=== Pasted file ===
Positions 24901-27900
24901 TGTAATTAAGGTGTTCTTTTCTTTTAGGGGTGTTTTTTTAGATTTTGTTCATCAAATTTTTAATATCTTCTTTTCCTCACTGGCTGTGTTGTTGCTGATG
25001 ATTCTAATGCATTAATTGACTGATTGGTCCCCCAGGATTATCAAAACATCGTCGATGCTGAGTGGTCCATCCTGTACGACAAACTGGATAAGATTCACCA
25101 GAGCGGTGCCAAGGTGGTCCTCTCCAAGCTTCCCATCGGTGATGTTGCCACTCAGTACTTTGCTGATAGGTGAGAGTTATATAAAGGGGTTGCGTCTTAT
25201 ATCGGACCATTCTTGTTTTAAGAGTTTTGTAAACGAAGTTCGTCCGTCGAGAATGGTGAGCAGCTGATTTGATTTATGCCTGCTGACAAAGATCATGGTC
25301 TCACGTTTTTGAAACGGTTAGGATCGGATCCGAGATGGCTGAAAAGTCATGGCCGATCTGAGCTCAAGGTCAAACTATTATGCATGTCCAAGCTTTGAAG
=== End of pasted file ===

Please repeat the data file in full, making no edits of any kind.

Positions 24901-27900
24901 TGTAATTAAGGTGTTCTTTTCTTTTAGGGGTGTTTTTTTAGATTTTGTTCATCAAATTTTTAATATCTTCTTTTCCTCACTGGCTGTGTTGTTGCTGATG
25001 ATTCTAATGCATTAATTGACTGATTGGTCCCCCAGGATTATCAAAACATCGTCGATGCTGAGTGGTCCATCCTGTACGACAAACTGGATAAGATTCACCA
25101 GAGCGGTGCCAAGGTGGTCCTCTCCAAGCTTCCCATCGGTGATGTTGCCACTCAGTACTTTGCTGATAGGTGAGAGTTATATAAAGGGGTTGCGTCTTAT
25201 ATCGGACCATTCTTGTTTTAAGAGTTTTGTAAACGAAGTTCGTCCGTCGAGAATGGTGAGCAGCTGATTTGATTTATGCCTGCTGACAAAGATCATGGTC
25301 TCACGTTTTTGAAACGGTTAGGATCGGATCCGAGATGGCTGAAAAGTCATGGCCGATCTGAGCTCAAGGTCAAACTATTATGCATGTCCAAGCTTTGAAG